The Fresh Loaf

News & Information for Amateur Bakers and Artisan Bread Enthusiasts

Italian "00" flour continued.....

rainwater's picture

Italian "00" flour continued..... is the final chapter...maybe/probably in the Italian "00" imported flour Saga.  I have made the "00" pizza crust with pretty much the same consistency as the crust made with King Arthur Unbleached bread flour.  The "00" flour makes the crust with a bit more bite (al dente?), but it's barely noticeable, but mentionable.  I used the same formula for both crusts, but the Italian "00" uses one Tablespoon of olive oil instead of two like I use with the King Arthur.  I'm not sure the Italian flour likes olive oil added??? I have to say......the Italian flour does have flavor and scent that is noticeable.  Especially when the baked product reaches that point in the oven when the aroma drifts into the house....The Italian flour has an aroma that is unique.....These pizza crusts are 75% hydration. 

When my stash of Italian "00" flour is finished, I probably will not order any time soon in spite of the's a bit expensive to mail order the Italian flour......

The first photo is the Italian "00" crust, the second photo is the King Arthur Unbleached Bread Flour.  I have to say....I haven't tried all the European flours (of course), but I'm not sure they have any advantage over our American flours in texture of finished product.  The perfect crust would be King Arthur texture with Italian "00" must be something in the soil..or maybe it's the particular strain of wheat that's used.  Caputo states in their website that they use flour from many places to mill....maybe it's not just Italian soil, but maybe the strain of wheat.....This would be a great study for a company like King Arthur to research.....maybe get American farmers to use some European strains of wheat to produce or coax some different qualities from our flours.

Bixmeister's picture

I love to make pizza in my Kamado ceramic cooker.  I have had great success in both the crust and sauces by extracting ideas from the net including this forum.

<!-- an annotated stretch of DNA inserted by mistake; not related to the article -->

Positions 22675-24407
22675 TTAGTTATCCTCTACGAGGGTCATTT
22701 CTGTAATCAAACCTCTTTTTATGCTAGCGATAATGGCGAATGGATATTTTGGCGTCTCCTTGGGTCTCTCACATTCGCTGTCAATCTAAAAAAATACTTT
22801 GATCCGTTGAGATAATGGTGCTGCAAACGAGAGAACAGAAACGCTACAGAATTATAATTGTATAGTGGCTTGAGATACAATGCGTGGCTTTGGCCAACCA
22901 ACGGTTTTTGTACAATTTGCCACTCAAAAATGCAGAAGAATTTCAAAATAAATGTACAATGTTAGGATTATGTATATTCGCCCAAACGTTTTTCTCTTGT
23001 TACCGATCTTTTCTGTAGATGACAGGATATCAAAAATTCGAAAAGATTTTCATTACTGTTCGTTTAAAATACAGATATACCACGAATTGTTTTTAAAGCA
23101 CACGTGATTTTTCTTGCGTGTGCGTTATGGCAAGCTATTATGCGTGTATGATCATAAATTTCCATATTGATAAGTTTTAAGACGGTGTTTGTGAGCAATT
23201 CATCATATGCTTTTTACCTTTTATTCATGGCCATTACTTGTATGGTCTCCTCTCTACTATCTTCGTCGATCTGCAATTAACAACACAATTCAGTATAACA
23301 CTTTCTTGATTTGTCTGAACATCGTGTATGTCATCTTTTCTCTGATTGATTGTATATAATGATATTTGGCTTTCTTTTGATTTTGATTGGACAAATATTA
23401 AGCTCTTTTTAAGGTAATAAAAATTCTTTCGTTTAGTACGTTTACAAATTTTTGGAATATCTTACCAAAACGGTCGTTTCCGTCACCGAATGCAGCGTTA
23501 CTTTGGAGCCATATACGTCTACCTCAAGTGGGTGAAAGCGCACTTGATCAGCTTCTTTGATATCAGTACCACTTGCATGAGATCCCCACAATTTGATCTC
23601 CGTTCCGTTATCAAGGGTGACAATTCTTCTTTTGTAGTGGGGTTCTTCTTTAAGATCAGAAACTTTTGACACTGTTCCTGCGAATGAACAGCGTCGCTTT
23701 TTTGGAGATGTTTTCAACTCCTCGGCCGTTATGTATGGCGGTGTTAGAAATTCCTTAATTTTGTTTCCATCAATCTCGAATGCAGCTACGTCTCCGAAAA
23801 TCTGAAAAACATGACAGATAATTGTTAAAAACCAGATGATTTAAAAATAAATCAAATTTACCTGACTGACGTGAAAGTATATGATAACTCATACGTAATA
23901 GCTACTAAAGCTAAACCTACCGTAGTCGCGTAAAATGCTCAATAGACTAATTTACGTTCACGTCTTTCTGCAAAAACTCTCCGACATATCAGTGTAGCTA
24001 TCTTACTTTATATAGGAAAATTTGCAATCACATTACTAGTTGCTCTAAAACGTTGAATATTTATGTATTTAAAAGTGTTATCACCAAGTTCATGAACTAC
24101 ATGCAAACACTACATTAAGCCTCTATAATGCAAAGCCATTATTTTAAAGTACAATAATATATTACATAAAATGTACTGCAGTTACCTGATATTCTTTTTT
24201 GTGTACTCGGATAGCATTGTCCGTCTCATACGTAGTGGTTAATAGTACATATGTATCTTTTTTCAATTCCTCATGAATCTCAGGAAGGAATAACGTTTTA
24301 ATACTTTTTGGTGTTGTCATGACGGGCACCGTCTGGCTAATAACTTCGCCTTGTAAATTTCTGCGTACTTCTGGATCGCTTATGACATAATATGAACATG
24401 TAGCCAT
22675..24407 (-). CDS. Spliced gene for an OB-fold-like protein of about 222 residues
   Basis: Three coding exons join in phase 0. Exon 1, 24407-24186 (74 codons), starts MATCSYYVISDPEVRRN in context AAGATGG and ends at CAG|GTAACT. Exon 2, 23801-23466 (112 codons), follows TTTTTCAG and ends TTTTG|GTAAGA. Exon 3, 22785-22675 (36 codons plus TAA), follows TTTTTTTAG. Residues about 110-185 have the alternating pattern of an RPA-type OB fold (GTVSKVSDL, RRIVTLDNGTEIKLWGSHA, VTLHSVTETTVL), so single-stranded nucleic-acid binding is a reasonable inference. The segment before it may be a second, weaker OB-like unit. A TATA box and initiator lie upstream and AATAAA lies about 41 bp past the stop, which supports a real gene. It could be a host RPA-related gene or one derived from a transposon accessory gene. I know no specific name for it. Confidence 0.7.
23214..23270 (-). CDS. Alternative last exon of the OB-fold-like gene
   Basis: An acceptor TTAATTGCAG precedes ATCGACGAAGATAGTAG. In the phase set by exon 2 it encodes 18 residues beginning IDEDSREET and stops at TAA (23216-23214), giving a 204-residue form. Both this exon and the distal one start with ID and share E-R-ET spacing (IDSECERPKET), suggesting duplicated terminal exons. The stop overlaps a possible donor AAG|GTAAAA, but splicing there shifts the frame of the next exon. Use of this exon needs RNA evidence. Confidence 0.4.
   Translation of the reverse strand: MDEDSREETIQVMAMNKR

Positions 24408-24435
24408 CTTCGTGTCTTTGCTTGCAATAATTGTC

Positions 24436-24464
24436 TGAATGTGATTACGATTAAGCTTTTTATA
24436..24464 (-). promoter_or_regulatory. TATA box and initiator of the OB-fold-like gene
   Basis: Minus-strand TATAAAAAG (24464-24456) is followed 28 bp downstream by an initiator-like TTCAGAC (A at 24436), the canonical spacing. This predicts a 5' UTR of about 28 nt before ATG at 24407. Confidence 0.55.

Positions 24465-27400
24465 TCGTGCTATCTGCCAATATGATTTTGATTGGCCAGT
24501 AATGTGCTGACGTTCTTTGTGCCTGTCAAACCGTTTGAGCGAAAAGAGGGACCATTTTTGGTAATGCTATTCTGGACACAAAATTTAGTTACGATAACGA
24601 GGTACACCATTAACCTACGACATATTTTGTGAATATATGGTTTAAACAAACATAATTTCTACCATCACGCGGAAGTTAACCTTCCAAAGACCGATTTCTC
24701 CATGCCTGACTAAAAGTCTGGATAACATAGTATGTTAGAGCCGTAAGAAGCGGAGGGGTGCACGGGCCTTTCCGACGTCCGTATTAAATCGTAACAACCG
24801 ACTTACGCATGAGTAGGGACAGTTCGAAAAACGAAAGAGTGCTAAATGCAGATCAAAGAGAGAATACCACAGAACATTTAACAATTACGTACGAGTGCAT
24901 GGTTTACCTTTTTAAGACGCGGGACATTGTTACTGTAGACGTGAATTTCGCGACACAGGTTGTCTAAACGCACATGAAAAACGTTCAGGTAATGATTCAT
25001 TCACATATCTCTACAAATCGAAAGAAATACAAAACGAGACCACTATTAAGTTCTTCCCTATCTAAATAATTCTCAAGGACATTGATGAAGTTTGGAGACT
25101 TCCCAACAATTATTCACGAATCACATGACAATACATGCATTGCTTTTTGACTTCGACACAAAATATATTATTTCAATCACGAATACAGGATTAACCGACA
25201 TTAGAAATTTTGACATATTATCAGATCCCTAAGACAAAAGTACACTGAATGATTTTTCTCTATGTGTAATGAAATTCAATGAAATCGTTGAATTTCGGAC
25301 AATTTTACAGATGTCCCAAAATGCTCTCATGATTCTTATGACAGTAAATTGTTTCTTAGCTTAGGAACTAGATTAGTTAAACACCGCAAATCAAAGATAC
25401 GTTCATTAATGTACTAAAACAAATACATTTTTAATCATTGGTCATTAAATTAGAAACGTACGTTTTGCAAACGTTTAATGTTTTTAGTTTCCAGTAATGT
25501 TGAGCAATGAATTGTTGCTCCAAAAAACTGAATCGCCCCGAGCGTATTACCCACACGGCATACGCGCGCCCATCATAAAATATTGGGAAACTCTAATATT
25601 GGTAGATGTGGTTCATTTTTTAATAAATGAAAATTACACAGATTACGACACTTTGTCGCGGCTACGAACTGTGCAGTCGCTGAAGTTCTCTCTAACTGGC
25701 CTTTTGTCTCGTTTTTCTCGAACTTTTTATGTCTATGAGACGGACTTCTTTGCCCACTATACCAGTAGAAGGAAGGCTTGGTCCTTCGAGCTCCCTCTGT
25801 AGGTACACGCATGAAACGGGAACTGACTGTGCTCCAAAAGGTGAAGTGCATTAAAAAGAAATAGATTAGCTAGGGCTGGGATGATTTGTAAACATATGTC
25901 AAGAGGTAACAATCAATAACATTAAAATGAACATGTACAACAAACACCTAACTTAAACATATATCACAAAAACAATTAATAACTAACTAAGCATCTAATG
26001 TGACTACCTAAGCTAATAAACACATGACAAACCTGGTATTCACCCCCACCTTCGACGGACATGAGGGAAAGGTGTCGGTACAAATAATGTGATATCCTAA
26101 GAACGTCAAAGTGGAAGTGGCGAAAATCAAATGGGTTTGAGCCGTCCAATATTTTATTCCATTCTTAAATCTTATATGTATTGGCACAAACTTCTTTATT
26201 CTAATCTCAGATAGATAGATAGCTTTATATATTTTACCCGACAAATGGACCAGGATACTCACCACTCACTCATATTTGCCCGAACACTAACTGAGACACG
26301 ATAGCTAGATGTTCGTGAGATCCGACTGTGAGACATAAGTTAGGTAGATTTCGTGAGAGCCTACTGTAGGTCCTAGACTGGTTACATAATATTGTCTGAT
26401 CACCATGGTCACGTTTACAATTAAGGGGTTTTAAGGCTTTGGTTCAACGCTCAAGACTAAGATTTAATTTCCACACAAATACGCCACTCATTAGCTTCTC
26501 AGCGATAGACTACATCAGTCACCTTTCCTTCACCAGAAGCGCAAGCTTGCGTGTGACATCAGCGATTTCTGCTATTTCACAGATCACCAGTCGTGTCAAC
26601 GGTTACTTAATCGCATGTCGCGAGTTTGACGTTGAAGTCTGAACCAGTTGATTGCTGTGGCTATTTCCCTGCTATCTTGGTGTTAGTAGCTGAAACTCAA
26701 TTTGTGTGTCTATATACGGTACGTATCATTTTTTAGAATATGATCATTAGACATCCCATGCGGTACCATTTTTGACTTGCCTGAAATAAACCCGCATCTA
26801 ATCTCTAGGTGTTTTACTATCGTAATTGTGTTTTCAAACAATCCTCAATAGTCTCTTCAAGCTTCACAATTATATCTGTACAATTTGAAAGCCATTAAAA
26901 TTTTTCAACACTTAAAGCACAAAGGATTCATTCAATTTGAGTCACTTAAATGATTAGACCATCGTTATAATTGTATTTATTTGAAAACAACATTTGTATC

This forum introduced me to 00 flour.  I have been looking for 00 flour locally, The San Diego area for some time.  I finally found a good source:Mona Lisa Restaurant.  Mona Lisa is located on India Street in the heart of Little Italy.  The restaurant has a deli at one end with a separate entrance.  The deli has many Italian ingredients including 00 flour, San Marzano tomatoes etc.

I plan to test the 00 flour in the near future.



farina22's picture

This is such an interesting discussion to me. I just spoke to someone "in the know" who said that, in fact, Caputo's imports US and Canadian wheat to make their 00 and that it's all in the milling. When I worked in a bread bakery in Italy, the baker was very proud of the fact that she used Canadian wheat. Now that I' m nearing the end of a 50# bag of Caputo's, I'm having to add water to my already 70:30 hydration. The flour seems to be drying out. Has anyone else experienced this?

JeremyCherfas's picture

I'm in Italy, whhich makes getting anything other than 00 flour difficult. I use Barilla brand, usually, which makes OK bread in the winter, but gets horribly sticky when I make sourdough at higher temperatures in the summer, like now.

Barilla is made from Grano Tenero -- soft wheat -- and the pack says 9.5 g protein per 100 g flour.

Does that make it 9.5%? I suppose it does.

I see Canadian flour on the shelves, but it is expensive. Also Semolina Remacinato, which I think is generally made from Grano Duro -- hard wheat. I need to investigate that further, although it seems coarser than 00 flour.

nicodvb's picture

is probably the weakest flour in the whole italian market. It can't bear long fermentations, thus it's incompatible with sourdough.

Semola rimacinata is milled from durum wheat, not from hard wheat. It's a totally different world: much tastier (it's very easy having more taste than no taste at all) but generally quite weak, too. I prefer using semole produced in the south: Divella, Voiello and Mininni are all very good.


Actually I find italian soft wheat flours (and bread made with them) absolutely tasteless, essentially they are like starch. How can there be anything with even less taste?

longueville's picture

I am based here in the UK and getting the right flour is alot harder to source here than the US and Italy! I use Barilla "00" or Molino Spadoni "00". I have to say that Barilla "00" is extremely good value for money, i dont know how much it costs in Italy but i pay £1.09 online at as it is the only place i can find it to buy it. In the supermarket Sainsburys i paid £1.99 for a brand i have never heard of and it was rubbish. Barilla does get a bit sticky but mix a bit of Semolina and this goes away.

Caputo is a very good flour but there is no importer here in the Uk anymore due to lack of demand, but Barilla is pefect i think

marco123's picture